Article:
The other and most compelling reason is the case of Augustin Aguayo. At the same time that my unit was scheduled for the second deployment, Augustin Aguayo’s case was big in the media, particularly in the Stars and Stripes magazine. This guy was the most pacifist soldier I have ever seen, you know, and he applied for conscientious objector status. I mean, the guy had never even loaded his weapon in a war zone. And the way the military treated him and, you know, summarily rejected his application and saying that he wasn’t sincere about his beliefs and everything, and they wanted to put him in handcuffs to send him back to Iraq. And he ended up, you know, serving time, because he finally went AWOL, because normal channels of conscientious objection were closed to him, and there’s like no other alternative to not going to combat duty. So this told me right away that this was not the way to go in terms of solving this problem, because I knew that, one, the CO would be rejected, and two, that it would cause too many problems, not for myself, but also for the unit, as well, especially if word got out that this was going on.
AMY GOODMAN: We will link on our website, democracynow.org, to our interviews with Augustin Aguayo, who joined us right before he turned himself in in the US military in Los Angeles and then went back to Germany—well, had been back in Germany, where he had gone AWOL and ultimately was freed, after being imprisoned. And we’ve talked to him extensively about his reasons for applying for CO status.
I wanted to turn from Andre Shepherd, who—I hope you’ll stay on the line with us—to Elsa Rassbach, who has been here in Germany for some eighteen years, moved from the United States. Elsa, can you give us the lay of the land? You’ve been a longtime antiwar activist here in Germany, Germany having more US military bases outside the United States than any place in the world.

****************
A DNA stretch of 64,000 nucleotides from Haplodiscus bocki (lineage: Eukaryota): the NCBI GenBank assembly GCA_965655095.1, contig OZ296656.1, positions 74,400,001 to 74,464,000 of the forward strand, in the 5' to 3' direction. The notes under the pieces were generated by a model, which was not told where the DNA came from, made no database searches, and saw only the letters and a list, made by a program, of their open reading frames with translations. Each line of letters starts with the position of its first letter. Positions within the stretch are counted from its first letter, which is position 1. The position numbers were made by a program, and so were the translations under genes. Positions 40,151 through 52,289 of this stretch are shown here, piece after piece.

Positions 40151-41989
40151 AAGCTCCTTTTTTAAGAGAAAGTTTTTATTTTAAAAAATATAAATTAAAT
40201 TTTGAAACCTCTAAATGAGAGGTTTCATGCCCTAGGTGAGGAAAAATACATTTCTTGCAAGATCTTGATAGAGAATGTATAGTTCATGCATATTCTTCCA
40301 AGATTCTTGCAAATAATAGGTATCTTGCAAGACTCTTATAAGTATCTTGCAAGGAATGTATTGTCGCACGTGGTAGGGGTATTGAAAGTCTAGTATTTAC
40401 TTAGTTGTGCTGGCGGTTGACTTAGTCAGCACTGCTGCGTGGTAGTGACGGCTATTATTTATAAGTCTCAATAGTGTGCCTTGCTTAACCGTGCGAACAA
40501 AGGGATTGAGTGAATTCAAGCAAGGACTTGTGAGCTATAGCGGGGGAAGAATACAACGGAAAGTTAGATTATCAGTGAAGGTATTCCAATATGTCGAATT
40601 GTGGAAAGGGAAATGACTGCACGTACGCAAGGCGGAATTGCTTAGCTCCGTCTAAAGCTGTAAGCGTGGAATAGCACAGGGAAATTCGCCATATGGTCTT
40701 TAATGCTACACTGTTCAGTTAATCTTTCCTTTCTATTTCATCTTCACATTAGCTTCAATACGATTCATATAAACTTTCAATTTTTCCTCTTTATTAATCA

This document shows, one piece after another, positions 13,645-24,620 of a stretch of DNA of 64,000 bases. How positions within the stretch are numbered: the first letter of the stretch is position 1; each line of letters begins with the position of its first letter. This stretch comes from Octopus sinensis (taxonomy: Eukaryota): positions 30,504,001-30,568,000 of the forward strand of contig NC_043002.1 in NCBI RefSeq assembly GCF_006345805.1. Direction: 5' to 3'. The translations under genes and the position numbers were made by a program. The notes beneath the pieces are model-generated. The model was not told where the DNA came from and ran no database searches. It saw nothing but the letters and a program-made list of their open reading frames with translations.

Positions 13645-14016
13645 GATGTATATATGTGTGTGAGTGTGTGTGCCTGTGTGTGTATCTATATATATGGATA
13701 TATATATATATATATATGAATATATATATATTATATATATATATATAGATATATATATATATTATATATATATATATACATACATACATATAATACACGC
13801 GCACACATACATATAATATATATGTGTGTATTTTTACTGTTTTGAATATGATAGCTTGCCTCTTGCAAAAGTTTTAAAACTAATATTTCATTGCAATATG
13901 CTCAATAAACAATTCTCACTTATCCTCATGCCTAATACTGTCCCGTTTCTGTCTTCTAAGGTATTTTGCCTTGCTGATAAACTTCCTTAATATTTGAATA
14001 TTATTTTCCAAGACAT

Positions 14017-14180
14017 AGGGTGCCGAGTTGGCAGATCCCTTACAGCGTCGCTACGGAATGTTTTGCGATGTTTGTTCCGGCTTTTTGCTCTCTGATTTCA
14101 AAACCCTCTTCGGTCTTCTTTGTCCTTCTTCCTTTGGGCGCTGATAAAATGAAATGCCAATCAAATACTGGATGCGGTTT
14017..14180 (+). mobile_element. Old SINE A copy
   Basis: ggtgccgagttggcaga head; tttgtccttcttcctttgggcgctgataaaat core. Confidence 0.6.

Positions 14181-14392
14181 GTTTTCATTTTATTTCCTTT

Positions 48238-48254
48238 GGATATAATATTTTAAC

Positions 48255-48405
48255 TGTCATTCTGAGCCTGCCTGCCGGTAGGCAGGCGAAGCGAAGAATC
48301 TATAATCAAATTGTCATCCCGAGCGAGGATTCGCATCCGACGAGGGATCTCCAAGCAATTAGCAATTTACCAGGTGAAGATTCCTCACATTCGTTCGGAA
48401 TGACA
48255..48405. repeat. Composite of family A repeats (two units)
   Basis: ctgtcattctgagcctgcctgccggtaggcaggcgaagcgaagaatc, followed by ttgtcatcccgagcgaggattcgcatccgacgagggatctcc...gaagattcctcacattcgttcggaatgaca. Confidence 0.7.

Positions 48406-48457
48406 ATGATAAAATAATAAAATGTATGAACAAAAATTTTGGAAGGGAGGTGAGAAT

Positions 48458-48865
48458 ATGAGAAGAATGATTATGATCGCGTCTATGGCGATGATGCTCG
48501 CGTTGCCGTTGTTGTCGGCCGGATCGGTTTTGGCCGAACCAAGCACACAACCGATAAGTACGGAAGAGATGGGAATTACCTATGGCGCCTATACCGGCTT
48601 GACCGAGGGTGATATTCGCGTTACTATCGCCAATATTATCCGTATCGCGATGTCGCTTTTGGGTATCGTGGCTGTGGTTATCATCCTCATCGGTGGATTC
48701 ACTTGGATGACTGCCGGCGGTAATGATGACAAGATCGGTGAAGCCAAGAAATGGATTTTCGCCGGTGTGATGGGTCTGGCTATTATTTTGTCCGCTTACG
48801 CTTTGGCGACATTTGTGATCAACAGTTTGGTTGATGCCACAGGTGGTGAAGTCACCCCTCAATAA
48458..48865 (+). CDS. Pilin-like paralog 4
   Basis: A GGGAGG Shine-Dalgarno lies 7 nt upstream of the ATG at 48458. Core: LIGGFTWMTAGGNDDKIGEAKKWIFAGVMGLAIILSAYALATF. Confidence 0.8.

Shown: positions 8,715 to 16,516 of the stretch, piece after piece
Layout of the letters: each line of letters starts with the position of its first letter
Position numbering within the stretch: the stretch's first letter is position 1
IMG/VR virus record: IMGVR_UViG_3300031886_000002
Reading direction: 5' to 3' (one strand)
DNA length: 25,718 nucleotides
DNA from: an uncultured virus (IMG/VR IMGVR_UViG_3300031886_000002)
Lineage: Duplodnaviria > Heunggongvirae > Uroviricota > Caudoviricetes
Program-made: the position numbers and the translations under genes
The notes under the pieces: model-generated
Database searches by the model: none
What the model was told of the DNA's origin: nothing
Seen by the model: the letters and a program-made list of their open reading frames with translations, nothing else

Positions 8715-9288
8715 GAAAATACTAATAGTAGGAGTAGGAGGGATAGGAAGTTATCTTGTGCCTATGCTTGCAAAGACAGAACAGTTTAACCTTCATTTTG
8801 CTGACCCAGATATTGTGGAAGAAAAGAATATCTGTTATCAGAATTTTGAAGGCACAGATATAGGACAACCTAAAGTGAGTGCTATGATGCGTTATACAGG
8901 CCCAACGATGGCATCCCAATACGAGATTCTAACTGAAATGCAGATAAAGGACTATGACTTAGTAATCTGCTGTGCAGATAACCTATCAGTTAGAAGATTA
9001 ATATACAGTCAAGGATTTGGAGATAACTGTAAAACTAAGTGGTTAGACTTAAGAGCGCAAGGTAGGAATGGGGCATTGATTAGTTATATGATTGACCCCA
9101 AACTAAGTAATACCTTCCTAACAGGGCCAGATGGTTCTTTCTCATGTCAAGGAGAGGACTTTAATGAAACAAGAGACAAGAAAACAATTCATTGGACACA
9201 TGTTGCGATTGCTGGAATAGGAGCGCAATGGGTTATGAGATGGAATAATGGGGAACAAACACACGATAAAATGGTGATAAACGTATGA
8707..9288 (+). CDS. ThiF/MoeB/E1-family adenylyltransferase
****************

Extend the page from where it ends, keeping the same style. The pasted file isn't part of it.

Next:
ELSA RASSBACH: Yes. Actually, I’ve been here in two stints. One was during the Vietnam War, and one has been since 1996. And in the Vietnam War, when there were a lot of GI newspapers in Europe and Germany and many soldiers deserting to Sweden and so forth, the German peace movement was critical in that effort reaching soldiers.
And now what has happened is that, you know, Germany is still occupied, really, more than sixty years. Germans are very grateful for the liberation of Germany by the US, but on the whole, the majority do not approve of how the US are using the bases here for these wars. And there are more bases here than any other country outside the US. There’s 68,000 soldiers stationed here. The US is consolidating in Europe to sort of six mega-bases. Five of them are to be in Germany, and one is in Vicenza. Ansbach area, where Andre was stationed, is supposed to be one of them, is supposed to be the big fighter-helicopter base. In addition to that, there are two Central Commands in Germany. Germany is the only country with the Central Commands, you know, reporting directly to the Pentagon, like we know CENTCOM is in the US, and so forth, but the EUCOM, which covers all of Europe, Soviet Union, Turkey, that’s in Stuttgart, used to include Africa, but now they’ve created AFRICOM. That’s also in Stuttgart.